"When we had a half-day class, the kids could sense the rush," says Sobczuk. "We were in transition all day long. Now we'll have time to go deeper, to spend more time with them individually. They'll have more social time. They'll use more language. We'll have time to help them develop study skills." By the end of the year, Sobczuk believes, the children will have a deeper foundation that should help them in first grade.
"It's not that we'll cover more ground," adds Erin Stock, who taught full-day kindergarten in Colorado Springs and who is now scheduled to teach at Bemiss. "The kids learn the same curriculum [as in half-day classes], they'll just have more processing time. It also gives our specialists more time to work with the kids, especially those who fall behind."
& lt;span class= & quot;dropcap & quot; & F & lt;/span & rom the school district's point of view, full-day kindergarten is a no-brainer, even though the district's grant from the state won't cover the full cost. The district will dip into its reserves to pay an extra $300,000, says Irene Gonzales, the district's executive director for teaching and learning services. "The state didn't take into account that when children are at school the whole day that they need to be fed. They're required to have P.E., art, music, those things that kids in the older grades have," says Gonzales. "And teachers need planning time. So we need to have extra help to allow all that to happen." The district has also hired extra kindergarten teachers because the full-day K teachers are covering only one class, instead of two.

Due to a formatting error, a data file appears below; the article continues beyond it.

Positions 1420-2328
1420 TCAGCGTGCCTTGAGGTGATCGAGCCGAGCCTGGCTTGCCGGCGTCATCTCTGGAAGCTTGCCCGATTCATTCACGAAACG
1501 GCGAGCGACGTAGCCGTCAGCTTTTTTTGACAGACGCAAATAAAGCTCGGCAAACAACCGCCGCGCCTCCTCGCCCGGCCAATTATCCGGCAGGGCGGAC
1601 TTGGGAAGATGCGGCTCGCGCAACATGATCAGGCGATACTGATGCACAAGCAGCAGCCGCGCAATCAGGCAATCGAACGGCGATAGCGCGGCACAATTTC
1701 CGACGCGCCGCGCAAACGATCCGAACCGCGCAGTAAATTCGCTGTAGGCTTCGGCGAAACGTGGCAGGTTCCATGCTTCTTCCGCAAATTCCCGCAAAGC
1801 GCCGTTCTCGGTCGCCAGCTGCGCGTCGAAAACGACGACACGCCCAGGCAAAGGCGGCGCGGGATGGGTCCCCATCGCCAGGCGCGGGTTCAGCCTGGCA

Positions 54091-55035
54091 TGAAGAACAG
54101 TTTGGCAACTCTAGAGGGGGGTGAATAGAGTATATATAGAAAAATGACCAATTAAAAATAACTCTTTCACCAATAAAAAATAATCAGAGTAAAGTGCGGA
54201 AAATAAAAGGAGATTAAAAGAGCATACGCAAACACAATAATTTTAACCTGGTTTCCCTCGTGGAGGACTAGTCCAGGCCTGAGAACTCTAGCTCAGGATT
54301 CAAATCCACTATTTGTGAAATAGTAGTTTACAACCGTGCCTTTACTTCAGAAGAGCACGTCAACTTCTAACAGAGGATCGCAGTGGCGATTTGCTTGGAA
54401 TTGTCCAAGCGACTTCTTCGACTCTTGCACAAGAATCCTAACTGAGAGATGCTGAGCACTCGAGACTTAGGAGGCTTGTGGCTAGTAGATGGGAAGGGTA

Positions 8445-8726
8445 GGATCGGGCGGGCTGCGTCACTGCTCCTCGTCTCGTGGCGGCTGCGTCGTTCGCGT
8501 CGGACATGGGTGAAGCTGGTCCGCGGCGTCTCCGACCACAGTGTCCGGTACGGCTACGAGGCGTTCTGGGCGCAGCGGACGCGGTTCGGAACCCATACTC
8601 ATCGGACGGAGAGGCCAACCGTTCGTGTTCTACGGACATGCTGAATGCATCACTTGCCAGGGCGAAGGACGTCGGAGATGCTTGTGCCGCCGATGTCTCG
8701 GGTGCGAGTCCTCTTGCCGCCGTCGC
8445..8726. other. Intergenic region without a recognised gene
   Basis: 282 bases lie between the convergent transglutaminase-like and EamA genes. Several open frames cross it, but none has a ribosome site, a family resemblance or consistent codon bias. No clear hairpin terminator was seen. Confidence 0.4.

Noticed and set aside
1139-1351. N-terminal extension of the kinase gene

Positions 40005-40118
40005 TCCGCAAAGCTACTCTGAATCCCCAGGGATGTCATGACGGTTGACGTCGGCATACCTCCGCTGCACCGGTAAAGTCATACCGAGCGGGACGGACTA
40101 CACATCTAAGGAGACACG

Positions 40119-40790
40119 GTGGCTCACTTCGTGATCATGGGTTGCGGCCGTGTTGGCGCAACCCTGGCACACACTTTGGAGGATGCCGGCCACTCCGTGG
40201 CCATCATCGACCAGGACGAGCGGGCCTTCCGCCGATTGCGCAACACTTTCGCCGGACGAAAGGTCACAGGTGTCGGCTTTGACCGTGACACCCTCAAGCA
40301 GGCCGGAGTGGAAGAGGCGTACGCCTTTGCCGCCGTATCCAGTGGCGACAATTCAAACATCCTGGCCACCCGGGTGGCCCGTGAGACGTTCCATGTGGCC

Despite the cost, district officials hope full-day kindergarten is here to stay. They think it will lead to higher student achievement. "Research has found that participation in a high-quality, full-day kindergarten holds great promise," reads a February 2007 school district report. It says longer classes can eliminate some of the learning disadvantages from the first years of life. "While the average 4-year-old in a family receiving welfare has heard some 13 million spoken words, for example, a child from a working-class family has heard about 26 million, and a child from a professional family has heard almost 45 million words. Those disparities move beyond the number of words heard, to the amount of lap-time (being read to) the child has had, to the basic procedures (counting, addition, subtraction) that form the basis for much of his/her later mathematical learning."
Some question whether funding for full-day kindergarten will ever be available to every school in the state. "I think it's here to stay," says Senate Majority Leader Lisa Brown (D-Spokane), though she acknowledges the cost would be enormous. "It may take three or four budget cycles to fully implement. It depends on other priorities. For example, do we want to spend more for birth-to-3 programs?"
& lt;span class= & quot;dropcap & quot; & "I & lt;/span & would love to teach full-day K," says Garfield kindergarten teacher Kathy Lipsker, who will lead half-day classes again this year. "As it is, there's too much to do in too little time. And for those who think kindergarten is all play time, there is no play time anymore. We're too busy reading and writing."
Apparently teachers aren't the only ones who want to be a part of full-day kindergarten. Irene Gonzales says she has started a waiting list at Holmes for parents of children at neighboring schools who want their children in the full-day classes. "Two weeks into school, we'll see where we are," she says, "and if there's room, we'll call those on the waiting list to see if they're still interested."